Having cast my eye over the 2018 New Year’s Honours list a couple of days ago, I noticed that Edward Troup, who until recently, served as HMRC’s executive chairman and permanent secretary, had been awarded for his service to HMRC with a knighthood.
Troup a tax lawyer by profession had advised Gordon Brown for a number of years on corporate tax policy before joining HMRC in 2012, initially as tax assurance commissioner.
His many critics including the redoubtable Margaret Hodge MP, then chair of the influential Public Accounts Committee, characterised Troup as a “poacher turned gamekeeper” and flagged up his stiff resistance to Gordon Brown’s general anti-avoidance/abuse rule (GAAR) proposals when working for Simmons & Simmons and quoted his most notable comment that tax was equivalent to legalised extortion (I happen to agree with him on that one!).
Wealth of experience in Tax
However, this did not prevent him taking the HMRC role, which saw him rise to the top job in February 2016. In the words of Chancellor George Osborne, Troup’s “wealth of experience in tax” would be very useful to the department.
In tandem with HMRC chief executive Jon Thompson, he has been at the helm through one of the most turbulent periods at HMRC, during a period of massive organisational change, not to mention closing all HMRC’s offices to the public and overseeing a period of deteriorating service to the public, especially on call waiting times.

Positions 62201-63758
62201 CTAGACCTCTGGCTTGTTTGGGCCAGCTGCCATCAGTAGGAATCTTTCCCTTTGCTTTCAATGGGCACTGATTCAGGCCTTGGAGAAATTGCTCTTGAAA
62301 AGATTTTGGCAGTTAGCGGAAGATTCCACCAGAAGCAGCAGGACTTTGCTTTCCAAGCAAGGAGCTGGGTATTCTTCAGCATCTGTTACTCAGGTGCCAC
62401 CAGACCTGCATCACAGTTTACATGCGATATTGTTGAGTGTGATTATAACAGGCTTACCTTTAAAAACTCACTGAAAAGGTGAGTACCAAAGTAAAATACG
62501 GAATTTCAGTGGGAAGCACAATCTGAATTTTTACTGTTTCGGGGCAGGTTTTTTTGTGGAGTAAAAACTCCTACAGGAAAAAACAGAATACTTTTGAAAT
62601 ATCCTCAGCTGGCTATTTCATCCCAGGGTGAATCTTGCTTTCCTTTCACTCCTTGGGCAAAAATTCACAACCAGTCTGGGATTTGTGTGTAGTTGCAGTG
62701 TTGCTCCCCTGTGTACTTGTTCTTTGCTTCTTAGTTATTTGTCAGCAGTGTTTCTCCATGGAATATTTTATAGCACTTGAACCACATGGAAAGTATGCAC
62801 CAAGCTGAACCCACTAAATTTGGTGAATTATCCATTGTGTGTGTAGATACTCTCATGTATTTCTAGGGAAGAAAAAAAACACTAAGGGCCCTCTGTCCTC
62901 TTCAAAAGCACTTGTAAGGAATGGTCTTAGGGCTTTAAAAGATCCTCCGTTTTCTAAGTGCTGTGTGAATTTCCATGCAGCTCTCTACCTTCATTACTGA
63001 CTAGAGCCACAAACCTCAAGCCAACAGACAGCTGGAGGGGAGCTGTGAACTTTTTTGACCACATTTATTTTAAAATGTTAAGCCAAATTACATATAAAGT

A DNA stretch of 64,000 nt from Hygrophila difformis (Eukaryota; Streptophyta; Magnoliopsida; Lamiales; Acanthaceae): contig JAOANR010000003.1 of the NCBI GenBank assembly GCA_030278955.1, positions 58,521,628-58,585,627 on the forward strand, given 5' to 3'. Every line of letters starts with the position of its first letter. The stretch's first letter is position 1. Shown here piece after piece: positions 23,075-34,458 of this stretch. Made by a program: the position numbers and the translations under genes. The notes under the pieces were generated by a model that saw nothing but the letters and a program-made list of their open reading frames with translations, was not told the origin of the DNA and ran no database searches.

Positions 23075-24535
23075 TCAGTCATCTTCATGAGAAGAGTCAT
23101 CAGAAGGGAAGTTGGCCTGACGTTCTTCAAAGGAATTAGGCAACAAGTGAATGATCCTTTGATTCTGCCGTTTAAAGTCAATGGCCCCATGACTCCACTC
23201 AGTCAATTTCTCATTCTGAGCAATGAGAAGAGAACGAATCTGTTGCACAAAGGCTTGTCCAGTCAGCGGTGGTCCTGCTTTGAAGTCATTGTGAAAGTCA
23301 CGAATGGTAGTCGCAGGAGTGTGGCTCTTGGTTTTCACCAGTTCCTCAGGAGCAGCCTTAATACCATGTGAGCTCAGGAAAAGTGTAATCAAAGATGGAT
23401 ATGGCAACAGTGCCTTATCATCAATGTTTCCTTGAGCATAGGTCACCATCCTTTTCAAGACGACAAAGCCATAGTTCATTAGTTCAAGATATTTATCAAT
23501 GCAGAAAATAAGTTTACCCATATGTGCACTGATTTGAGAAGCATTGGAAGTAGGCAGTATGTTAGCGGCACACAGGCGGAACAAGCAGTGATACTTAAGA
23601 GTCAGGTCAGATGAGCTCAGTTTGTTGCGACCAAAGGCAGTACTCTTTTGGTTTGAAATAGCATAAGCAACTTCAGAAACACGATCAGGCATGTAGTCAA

In the department’s 2016 accounts, Troup and Thompson boasted of “our ability to deliver six consecutive years of increased tax revenues” and the £2.1bn wrested from the Chancellor to invest in infrastructure and additional compliance activities.
The extra investment is apparently going into technology while HMRC continues to cut back on staff. By 2021, it expects to employ 16% fewer people in 13 regional centres in place of the existing network of more than 100 local offices. In spite of the pair’s financial successes, HMRC’s accounts have continued to be qualified due to the unmeasurable levels of tax credit fraud and errors, which anecdotally have risen significantly whilst the deadly duo have been at the helm.
OTHER TAX NEWS
The UK government has finally published draft legislation for the tax on sugar-sweetened drinks, which is set to implemented on April 6th 2018. There will be two bands – one for soft drinks with more than 5g of sugar per 100ml and a higher one for drinks with more than 8g per 100ml.
Ministers hope that the 20% tax will help tackle the nation’s obesity problem. The government has said it expects the levy to raise £520m in the first year.
The Office for Budget Responsibility estimates the levy could add 18p to 24p to the price of a litre of fizzy drink if the full cost is passed on to the consumer.
This amounts to an extra 6p on a regular can of Fanta and Sprite, and an extra 8p on a regular can of Coca-Cola, Pepsi and Irn-Bru.
Last week a cross-party group of MPs called for drastic action to tackle the UK’s mountain of unrecycled disposable coffee cups, demanding a new 25p tax on every one used. The members of an influential Commons committee hit out at big-name coffee chains for failing to act on the growing problem and said if all cups are not recycled within five years an outright ban should be placed on them.
In a report published on Friday, they said the Government had “sat on its hands” as the country has managed to throw away 2.5 billion disposable coffee cups a year.
Ministers have now indicated that a ‘latte tax’ will now be included in the forthcoming White Paper on recycling and environmental matters.
If you would like more detailed information on some aspect of UK Tax, send me an e-mail and I’ll be pleased to advise further.